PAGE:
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The Next Step: Cars that Fly

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June 2, 2004

The Next Step: Cars that Fly

The Next Step: Cars that Fly

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June 3, 2004 It would look right at home on the set of Bladerunner or the latest Star Wars film, but the Moller M400 Skycar - a versatile, economical, safe, environmentally-responsible Flying Car - is definitely for real. Opening up the next frontier in automotive personal transport, the SkyCar is a VTOL (Vertical Takeoff and Landing) vehicle with a cruising speed of 600kmh, a range of more than 1400km, runs on almost any fuel from diesel to natural gas and achieves better fuel efficiency than many sports cars (15mpg or 19 litres per 100km).

Dr Paul Moller has been working for more than 30 years to build his dream vehicle - after developing several technologies for the Skycar which have become commercially viable businesses in their own right, his dream of a viable production VTOL vehicle is now tantalisingly close to reality.

Having already built and flown a two-seater prototype, the Skycar he envisaged as a child is now finished windtunnel testing and is expected to be in full flight-testing by the end of this year. Moller believes it was just a matter of time before the world demanded some kind of flying machine which would replace the automobile and after numerous prototypes, he named his vision the "Volantor," with the model designation M400.

He espouses the benefits of the Skycar as if it were already on the showroom floor - "No traffic, no red lights, no speeding tickets - just quiet direct transportation from point A to point B in a fraction of the time. It offers three dimensional mobility for the same price as two dimensional mobility." In terms of cost Moller sees US$950,000 price tag dropping to around US$60,000 (the cost of a high end sports car today) over the next 15 years.

The four-seater prototype M400 is designed to be easy to fly - with on-board computers and GPS doing most of the work - and small enough to fit in your garage at just over 5 metres long. The required takeoff and landing area is 10 metres in diameter and it be driven on the ground with the landing gear down for short distances.

Once airborne, the M400 can also climb at more than a vertical mile per minute and has a ceiling of 30,000 feet (equivalent to that of a high-performance fixed wing aircraft and double the operating height of helicopters). Two-seater and 6 seater versions of the M400 are also planned adding to the potential range of applications for a VTOL vehicle with such rapid response capabilities including search and rescue operations, police and fire work, emergency medical support, surveillance, or the movement of small military and paramilitary teams of critical personnel - not to mention opening up an era of "as the crow flies", traffic-jam-free personal transport.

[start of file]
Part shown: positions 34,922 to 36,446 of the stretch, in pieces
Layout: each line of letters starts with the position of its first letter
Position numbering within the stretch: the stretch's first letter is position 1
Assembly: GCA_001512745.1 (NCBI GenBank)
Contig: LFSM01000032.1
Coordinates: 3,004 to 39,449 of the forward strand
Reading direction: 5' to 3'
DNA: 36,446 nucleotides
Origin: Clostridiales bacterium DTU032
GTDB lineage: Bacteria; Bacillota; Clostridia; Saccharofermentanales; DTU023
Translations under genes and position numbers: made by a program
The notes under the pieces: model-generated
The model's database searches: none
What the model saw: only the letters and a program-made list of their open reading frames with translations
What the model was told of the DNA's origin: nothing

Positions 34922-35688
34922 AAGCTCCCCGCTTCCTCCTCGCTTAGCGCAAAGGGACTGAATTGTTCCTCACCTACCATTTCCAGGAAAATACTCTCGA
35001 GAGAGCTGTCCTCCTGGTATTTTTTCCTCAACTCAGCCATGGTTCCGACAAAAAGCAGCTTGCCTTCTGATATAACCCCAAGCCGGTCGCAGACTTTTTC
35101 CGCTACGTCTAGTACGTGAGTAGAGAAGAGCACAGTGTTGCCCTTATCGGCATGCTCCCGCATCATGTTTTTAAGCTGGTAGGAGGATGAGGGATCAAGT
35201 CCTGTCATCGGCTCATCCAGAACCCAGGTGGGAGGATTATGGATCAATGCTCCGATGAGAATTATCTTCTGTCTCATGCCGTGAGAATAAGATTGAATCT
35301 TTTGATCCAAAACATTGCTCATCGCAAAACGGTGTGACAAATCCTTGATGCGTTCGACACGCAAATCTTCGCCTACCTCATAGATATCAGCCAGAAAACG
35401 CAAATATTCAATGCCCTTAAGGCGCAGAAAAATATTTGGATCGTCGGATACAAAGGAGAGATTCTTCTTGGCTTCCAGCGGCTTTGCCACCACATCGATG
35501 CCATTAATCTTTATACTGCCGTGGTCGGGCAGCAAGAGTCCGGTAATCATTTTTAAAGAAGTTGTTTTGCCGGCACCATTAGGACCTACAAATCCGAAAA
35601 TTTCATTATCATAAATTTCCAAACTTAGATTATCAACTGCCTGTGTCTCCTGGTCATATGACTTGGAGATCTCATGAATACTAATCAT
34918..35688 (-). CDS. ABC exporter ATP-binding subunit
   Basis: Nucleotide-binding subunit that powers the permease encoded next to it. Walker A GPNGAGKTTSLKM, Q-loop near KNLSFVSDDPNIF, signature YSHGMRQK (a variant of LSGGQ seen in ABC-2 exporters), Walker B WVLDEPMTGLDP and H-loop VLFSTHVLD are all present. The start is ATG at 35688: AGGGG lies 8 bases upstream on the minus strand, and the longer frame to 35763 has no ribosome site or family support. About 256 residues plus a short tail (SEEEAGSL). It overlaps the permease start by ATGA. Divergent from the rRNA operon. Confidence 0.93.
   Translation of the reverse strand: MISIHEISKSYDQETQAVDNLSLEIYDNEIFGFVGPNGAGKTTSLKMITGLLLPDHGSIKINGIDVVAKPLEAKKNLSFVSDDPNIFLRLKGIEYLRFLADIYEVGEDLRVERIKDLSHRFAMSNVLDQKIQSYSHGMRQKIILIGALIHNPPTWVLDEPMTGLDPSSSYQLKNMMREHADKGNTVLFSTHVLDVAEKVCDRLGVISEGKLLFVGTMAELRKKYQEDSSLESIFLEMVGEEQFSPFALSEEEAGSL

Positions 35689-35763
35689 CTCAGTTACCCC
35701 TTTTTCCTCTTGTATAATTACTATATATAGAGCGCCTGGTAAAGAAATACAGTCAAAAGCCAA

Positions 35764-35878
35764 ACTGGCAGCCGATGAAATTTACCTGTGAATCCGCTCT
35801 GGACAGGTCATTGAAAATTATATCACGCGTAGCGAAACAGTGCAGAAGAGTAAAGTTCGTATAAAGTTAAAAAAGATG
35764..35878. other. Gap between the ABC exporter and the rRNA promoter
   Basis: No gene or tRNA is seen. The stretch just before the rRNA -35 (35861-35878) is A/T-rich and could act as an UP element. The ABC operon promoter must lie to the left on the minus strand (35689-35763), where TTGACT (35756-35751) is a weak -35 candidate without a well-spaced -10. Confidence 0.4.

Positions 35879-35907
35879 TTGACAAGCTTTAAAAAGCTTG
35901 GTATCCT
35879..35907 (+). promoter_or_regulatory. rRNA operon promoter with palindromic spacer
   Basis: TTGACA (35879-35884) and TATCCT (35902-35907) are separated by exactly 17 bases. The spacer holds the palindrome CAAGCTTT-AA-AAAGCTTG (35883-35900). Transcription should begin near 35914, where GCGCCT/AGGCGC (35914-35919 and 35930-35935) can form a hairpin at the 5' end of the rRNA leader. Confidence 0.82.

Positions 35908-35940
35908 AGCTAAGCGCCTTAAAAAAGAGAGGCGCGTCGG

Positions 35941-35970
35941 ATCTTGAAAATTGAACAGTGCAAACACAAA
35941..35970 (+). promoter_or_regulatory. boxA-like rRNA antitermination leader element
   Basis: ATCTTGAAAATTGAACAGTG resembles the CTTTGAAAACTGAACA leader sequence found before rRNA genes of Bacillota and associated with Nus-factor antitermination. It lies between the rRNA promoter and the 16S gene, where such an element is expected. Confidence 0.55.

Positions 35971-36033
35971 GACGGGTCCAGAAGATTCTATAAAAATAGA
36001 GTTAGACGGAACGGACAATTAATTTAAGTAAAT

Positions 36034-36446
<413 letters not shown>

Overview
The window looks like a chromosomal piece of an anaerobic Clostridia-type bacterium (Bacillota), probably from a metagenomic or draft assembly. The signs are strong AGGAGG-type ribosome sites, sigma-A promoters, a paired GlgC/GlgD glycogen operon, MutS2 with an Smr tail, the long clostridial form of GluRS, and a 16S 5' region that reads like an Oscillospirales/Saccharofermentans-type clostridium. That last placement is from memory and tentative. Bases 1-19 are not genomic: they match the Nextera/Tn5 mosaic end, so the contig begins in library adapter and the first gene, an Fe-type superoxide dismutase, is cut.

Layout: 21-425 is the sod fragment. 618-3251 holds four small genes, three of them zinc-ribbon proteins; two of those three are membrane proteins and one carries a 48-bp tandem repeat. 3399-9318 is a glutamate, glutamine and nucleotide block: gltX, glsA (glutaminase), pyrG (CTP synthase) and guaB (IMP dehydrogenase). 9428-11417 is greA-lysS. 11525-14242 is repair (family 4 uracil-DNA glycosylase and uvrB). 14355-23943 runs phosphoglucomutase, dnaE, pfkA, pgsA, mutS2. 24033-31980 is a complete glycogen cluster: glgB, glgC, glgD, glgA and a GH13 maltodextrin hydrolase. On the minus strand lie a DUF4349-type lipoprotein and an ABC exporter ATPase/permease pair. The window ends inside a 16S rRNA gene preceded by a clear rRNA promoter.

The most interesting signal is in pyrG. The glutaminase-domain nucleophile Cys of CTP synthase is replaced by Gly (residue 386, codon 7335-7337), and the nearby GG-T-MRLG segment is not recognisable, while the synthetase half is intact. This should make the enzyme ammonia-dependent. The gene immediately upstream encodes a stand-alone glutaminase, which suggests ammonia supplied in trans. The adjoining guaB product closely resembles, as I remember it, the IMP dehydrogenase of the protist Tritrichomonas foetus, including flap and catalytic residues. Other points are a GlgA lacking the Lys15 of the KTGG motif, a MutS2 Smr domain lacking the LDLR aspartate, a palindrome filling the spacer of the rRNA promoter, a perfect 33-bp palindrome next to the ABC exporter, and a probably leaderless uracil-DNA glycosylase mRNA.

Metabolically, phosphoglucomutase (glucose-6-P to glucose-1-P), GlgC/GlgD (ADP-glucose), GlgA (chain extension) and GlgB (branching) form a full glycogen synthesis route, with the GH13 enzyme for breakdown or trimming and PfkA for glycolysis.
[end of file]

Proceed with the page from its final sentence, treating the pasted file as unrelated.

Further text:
Let's compare the M400 Skycar with what's available now, the automobile. Take the most technologically advanced automobile, the Ferrari, Porsche, Maserati, Lamborgini, or the more affordable Acura, Accord, or the like. It seems like all of the manufacturers of these cars are touting the new and greatly improved "aerodynamics" of their cars. Those in the aerospace industry have been dealing with aerodynamics from the start.

In the auto industry they boast of aerodynamics, performance tuned wide track suspensions, electronic ignition and fuel injection systems, computer controllers, and the list goes on. What good does all this "advanced engineering" do for you when the speed limit is around 100kmh and you are stuck on crowded freeways anyway? No matter how you look at it the automobile is only an interim step on our evolutionary path to independence from gravity. That's all it will ever be.

The M400 is the latest incarnation in the long history of the volantor or Skycar project which began in the Sixties with the XM-2 Skycar. Working from a model built two years earlier, Dr. Moller began construction of the XM-2 in his garage in 1964 and by 1965 this aircraft could hover in ground effect. After being re-engined with two-Mercury outboards the XM-2 was demonstrated to the international media in 1966.